Pope and China strike landmark accord following 70-year rift

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The Week

Pontiff admits some Chinese Catholics will suffer but asks faithful to ‘place your trust ever more firmly in the Lord’

Pope Francis has reached out to followers in China

Pope Francis has written to Chinese Catholics asking for their trust after Beijing and the Vatican struck a landmark agreement on the appointment of bishops.

The accord, “which critics have called a sell-out to the communist government”, gives the Vatican a say in the choice of bishops in China, reports Reuters. It could also “be a precursor to restoring diplomatic ties with Beijing after more than 70 years”, the news site adds.

As part of the historic breakthrough, the Pope has recognised the legitimacy of seven bishops appointed by the Chinese government and lifted an order excommunicating them.

Few other details of the deal have been announced, “fuelling questions about just how much autonomy Francis had given up to make greater inroads into China, where the growth of Protestantism is far outpacing the spread of Roman Catholicism”, says The New York Times.

“It is still unclear whether Francis will himself select new bishops, choose from candidates selected by the Chinese government, or have veto power over a field of candidates he might deem unworthy,” the newspaper continues.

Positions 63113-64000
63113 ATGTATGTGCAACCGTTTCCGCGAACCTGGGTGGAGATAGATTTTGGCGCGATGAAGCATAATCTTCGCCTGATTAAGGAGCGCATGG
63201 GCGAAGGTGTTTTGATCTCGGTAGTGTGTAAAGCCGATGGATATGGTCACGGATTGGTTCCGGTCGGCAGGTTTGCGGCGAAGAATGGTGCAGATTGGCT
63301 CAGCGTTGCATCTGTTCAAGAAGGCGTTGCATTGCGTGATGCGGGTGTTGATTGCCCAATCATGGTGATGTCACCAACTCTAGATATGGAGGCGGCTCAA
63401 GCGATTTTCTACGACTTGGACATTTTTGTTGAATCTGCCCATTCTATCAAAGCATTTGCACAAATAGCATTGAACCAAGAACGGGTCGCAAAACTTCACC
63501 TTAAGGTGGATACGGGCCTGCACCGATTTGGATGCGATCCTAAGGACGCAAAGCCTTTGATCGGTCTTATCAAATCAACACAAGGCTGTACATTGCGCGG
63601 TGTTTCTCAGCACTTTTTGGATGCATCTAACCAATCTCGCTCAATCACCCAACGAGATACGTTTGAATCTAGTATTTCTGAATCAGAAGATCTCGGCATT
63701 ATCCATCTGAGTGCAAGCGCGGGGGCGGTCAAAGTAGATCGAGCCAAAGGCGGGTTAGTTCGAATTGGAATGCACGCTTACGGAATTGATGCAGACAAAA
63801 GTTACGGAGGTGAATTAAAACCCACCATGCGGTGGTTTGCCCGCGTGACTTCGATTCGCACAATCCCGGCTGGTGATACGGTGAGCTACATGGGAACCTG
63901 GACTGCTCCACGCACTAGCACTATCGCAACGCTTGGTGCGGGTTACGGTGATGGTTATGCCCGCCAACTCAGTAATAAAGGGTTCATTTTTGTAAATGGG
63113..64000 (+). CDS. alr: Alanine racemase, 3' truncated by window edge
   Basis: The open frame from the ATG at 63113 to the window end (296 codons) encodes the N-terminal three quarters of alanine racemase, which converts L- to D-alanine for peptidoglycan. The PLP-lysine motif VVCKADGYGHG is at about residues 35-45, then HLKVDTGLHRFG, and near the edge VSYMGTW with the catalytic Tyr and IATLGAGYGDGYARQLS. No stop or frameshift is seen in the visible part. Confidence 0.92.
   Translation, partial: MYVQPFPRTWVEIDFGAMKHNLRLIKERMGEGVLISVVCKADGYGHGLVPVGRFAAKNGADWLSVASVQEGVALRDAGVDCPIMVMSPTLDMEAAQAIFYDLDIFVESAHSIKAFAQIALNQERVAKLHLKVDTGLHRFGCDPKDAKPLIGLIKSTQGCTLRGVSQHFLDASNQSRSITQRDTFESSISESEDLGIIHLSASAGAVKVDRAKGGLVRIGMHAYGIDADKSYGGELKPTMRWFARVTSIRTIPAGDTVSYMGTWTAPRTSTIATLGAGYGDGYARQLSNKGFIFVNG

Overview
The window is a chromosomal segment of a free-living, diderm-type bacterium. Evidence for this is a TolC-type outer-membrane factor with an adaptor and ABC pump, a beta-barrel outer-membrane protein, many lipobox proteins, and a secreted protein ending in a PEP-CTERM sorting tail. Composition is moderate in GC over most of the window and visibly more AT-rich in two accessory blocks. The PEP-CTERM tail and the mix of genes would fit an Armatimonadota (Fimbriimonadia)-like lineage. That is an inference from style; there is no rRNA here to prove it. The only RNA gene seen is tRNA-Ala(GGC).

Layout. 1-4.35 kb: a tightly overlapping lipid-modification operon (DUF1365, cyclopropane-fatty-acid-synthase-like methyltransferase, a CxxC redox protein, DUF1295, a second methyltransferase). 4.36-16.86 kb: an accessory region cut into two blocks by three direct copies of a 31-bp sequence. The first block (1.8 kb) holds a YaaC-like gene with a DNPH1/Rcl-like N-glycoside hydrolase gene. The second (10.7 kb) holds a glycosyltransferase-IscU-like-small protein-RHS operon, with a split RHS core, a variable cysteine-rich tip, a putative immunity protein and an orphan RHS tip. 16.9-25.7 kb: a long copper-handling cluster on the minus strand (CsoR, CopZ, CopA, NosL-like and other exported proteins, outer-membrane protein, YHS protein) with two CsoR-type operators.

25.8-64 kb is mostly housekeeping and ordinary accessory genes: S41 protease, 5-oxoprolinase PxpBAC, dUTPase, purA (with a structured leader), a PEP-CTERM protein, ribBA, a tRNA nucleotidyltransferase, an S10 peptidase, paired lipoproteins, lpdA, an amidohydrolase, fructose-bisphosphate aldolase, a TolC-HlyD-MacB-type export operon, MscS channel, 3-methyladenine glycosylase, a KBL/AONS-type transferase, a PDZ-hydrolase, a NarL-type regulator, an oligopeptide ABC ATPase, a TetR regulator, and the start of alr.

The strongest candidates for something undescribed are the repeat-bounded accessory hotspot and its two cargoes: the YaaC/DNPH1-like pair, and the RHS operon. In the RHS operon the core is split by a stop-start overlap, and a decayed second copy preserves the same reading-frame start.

In a message addressed to Chinese Catholics, the Pope acknowledged that there was “confusion” about the agreement but asked them to “place your trust ever more firmly in the Lord of history and in the Church’s discernment of his will”.

He added that the deal calls for a process of dialogue over possible bishop candidates but that ultimately, he will decide on appointments.

“The thing is done in dialogue. But Rome names,” the holy leader said. “The Pope names. This is clear.”

Officially, there are about six million Catholics in China, but the real number could be more than double that, given the estimated number of followers in so-called underground, or non-state-sanctioned, churches headed by bishops secretly chosen by the Vatican.

Amnesty International China Researcher Patrick Poon told CNN that the agreement created serious concerns for freedom of religion in China in the future.

“Such an agreement will effectively set a very bad precedent for other religions (in China)… It will put Catholics under a lot of pressure,” he said.

In his message, Francis acknowledged that both sides had made sacrifices in the talks, and said members of the underground Chinese church “will suffer” as a result of the deal.

“It’s true, they will suffer. There is always suffering in an agreement,” the Pope said.

Meanwhile, the Chinese Catholic Patriotic Association and Bishops’ Conference of the Catholic Church in China told state media that they “wholeheartedly supported” the deal.

But Father Bernardo Cervellera, editor of Vatican news agency Asia News, said the reaction had been more muted among Chinese Catholics.

“There is on one hand a little bit of joy, because something is happening, there is a provisional agreement, but there is a lot of sadness because many problems remain open – above all the fact that many bishops have been disappeared at the hands of the police,” he told CNN.

 

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